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Olfactory Hallucinations

SHIRLEY L. RUBERT, M.D.; MARC H. HOLLENDER, M.D.; EDWARD G. MEHRHOF, B.A.
Arch Gen Psychiatry. 1961;5(3):313-318. doi:10.1001/archpsyc.1961.01710150095014.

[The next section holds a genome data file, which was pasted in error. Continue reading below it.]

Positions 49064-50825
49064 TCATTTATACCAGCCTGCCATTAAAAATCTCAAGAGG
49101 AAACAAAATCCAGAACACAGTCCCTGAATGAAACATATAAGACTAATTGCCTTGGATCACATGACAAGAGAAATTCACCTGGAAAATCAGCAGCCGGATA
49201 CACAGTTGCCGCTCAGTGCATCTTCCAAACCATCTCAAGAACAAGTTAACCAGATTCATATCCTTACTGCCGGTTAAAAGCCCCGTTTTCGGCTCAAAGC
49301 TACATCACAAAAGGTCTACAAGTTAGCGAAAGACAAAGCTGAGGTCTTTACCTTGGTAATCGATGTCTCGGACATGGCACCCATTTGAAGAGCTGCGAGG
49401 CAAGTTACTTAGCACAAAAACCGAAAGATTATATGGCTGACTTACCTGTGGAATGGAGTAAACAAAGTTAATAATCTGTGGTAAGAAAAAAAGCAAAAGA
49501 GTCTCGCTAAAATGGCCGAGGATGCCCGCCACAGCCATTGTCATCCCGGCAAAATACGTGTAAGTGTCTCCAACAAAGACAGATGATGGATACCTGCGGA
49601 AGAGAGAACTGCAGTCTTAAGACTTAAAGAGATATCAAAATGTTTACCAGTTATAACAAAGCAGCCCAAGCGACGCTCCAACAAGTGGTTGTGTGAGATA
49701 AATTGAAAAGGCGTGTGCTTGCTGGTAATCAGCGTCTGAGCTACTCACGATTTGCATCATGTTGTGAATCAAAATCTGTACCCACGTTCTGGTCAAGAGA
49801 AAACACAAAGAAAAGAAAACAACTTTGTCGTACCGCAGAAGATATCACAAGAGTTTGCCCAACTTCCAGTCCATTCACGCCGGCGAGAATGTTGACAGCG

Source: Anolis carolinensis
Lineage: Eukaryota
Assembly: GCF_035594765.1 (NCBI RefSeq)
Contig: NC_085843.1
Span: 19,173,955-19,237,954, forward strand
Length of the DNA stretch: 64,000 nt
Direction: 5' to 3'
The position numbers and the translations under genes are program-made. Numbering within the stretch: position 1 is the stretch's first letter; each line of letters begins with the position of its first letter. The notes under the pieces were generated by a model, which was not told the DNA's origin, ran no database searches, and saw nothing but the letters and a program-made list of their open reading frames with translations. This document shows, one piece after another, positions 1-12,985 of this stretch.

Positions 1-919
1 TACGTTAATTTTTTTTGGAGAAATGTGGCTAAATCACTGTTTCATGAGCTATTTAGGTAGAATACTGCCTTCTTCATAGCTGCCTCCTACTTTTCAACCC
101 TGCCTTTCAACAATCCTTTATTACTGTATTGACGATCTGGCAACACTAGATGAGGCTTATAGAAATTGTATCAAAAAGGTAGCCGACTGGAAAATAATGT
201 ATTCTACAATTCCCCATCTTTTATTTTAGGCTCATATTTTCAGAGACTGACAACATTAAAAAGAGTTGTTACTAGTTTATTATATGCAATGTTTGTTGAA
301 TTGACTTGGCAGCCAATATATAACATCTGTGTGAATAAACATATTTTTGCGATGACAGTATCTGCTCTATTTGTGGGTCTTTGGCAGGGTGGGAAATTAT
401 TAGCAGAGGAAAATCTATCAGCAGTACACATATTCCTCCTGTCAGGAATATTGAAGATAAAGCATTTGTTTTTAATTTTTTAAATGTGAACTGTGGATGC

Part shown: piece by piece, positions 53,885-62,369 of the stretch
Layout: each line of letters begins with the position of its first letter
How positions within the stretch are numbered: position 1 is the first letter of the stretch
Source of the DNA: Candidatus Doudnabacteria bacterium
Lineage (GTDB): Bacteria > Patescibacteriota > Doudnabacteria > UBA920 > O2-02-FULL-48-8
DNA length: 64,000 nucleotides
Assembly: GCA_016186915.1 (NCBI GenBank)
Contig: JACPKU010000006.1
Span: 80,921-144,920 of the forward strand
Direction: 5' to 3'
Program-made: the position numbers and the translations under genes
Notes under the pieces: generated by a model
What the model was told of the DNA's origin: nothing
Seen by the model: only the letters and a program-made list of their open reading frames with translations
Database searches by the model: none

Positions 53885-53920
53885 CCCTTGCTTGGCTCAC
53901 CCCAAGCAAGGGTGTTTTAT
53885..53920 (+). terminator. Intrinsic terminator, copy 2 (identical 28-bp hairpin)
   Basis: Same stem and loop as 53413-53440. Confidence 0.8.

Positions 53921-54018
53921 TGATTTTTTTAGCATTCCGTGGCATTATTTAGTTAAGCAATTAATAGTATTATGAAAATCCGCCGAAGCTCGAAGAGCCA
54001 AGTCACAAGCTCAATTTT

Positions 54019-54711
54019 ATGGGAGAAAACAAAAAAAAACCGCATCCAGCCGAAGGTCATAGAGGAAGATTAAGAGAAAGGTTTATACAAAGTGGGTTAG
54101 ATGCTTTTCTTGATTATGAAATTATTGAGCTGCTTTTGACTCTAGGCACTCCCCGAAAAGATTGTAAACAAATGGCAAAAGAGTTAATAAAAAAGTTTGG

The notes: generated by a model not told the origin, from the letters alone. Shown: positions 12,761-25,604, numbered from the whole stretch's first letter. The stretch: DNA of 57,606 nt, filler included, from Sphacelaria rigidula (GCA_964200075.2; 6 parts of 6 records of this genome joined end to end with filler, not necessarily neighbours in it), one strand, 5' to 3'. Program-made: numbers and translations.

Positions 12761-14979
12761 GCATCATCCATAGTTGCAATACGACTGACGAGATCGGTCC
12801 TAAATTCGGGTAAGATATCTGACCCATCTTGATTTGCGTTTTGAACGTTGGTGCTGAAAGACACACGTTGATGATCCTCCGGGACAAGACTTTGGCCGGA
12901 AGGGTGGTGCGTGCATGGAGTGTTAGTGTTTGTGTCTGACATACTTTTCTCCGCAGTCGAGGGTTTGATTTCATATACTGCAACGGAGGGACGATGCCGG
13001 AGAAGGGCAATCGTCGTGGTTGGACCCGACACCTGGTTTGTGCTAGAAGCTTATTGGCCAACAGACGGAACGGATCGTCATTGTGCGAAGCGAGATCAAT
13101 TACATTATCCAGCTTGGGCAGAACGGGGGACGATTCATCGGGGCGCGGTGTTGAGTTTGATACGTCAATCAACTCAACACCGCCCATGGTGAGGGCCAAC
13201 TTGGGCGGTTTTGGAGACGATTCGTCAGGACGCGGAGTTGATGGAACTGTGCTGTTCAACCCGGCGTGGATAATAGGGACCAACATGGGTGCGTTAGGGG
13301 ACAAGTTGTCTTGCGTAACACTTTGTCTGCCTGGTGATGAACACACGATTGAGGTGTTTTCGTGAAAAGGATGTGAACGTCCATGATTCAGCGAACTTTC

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The belief that olfactory hallucinations are uncommon and portend a poor prognosis is widely held among psychiatrists. It has been handed down by word of mouth and in print, although statements to the contrary have appeared in the literature. Clinical experience at the Syracuse Psychiatric Hospital seemed to support this popular contention. In no more than one patient in a hundred presented to the hospital evaluation conferences were olfactory hallucinations noted, and in those few the outlook seemed poor. Although patients were asked about hallucinations—and much interest was expressed in this general subject8,11—they were not asked specifically about olfactory hallucinations. When inquiry was made concerning olfactory phenomena by one of us (M.H.H.), a different picture emerged. Within a few weeks, 6 patients reported well-defined olfactory hallucinations. In the initial cases, this information had not been obtained by the psychiatric residents who presented

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